Will a U.S. Iran Strategy See Light in the New Year?

Saudi Arabia is not heavily invested in Syria as it used to be, but it can still use its leverage to further pressure Russia. The U.S. is unlikely to withdraw its troops from Syria, and that could also constitute leverage that can be used to pressure both Russia and Iran. Once an Iran strategy is complete and ready to implement, these U.S. troops and military bases could be of great use in that direction.
In Iraq, the game seems to be more diplomatic than the rest of the region, for two reasons. One, Saudi Arabia had already been invested in soft diplomacy in Iraq’s political scene. Two, the anti-Iran sentiment – mainly among the Shia – is higher than it is elsewhere in the region.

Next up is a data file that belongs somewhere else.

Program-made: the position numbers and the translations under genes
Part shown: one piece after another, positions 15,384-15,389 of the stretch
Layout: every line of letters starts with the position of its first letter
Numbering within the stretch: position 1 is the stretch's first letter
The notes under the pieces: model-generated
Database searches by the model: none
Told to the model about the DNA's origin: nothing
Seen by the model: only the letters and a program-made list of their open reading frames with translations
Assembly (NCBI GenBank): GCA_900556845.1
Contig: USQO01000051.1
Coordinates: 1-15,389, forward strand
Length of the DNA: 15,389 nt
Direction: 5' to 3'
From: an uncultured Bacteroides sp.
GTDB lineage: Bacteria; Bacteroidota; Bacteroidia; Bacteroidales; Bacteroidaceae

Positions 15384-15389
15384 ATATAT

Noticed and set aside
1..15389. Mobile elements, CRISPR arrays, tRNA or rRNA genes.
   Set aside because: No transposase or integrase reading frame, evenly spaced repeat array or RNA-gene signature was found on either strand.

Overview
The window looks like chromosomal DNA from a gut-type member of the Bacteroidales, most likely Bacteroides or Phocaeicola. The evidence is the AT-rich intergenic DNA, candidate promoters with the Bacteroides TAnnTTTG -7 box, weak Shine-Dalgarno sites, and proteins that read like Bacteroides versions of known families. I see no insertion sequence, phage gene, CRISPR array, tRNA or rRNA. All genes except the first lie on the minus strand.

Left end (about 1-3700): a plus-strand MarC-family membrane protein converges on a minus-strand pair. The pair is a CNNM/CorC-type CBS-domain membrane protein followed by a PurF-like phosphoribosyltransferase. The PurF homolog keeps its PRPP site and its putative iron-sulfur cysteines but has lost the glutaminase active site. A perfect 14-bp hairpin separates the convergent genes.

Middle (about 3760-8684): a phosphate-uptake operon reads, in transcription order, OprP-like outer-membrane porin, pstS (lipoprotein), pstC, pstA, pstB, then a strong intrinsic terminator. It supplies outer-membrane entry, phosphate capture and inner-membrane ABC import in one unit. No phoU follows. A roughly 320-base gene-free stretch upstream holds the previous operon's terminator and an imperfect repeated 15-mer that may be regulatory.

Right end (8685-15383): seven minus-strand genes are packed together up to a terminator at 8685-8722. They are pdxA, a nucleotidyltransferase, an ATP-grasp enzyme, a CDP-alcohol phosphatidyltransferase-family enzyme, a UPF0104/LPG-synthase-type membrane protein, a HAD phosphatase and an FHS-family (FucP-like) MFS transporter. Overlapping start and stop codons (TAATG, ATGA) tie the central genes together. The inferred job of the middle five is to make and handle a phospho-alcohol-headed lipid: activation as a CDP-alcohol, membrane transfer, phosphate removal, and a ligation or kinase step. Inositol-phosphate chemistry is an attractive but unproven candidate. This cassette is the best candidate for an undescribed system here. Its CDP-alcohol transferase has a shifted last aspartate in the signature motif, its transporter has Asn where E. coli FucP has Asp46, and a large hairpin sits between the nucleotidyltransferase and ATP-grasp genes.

Saudi Arabi has already invited a number of the anti-Iran Shia political figures, such as Prime Minister Haidar Al Abadi and popular political leader Muqtada Al-Sadr. Najaf leadership has already supported Abadi’s request for the Iran-backed Shia militias to disarm or not to run in the upcoming military elections, to take place in April 2018.

Iran wants Iraqi Shia parties to enter the election as one unit under the banner of the National Alliance. Earlier in September, and following a series of Iraqi official visits to Saudi Arabia, Tehran dispatched Expediency Council chief Ayatollah Mahmoud Hashemi Shahroudi to Baghdad, who wanted to meet with Shia leaders in an attempt to unify them ahead of the elections. He did in fact meet with several, including Prime Minister Haider al-Abadi, Islamic Dawa Party leader Nouri al-Maliki, and Ammar al-Hakim, who recently defected from the Iranian-supported Islamic Supreme Council of Iraq to head the new National Wisdom Movement.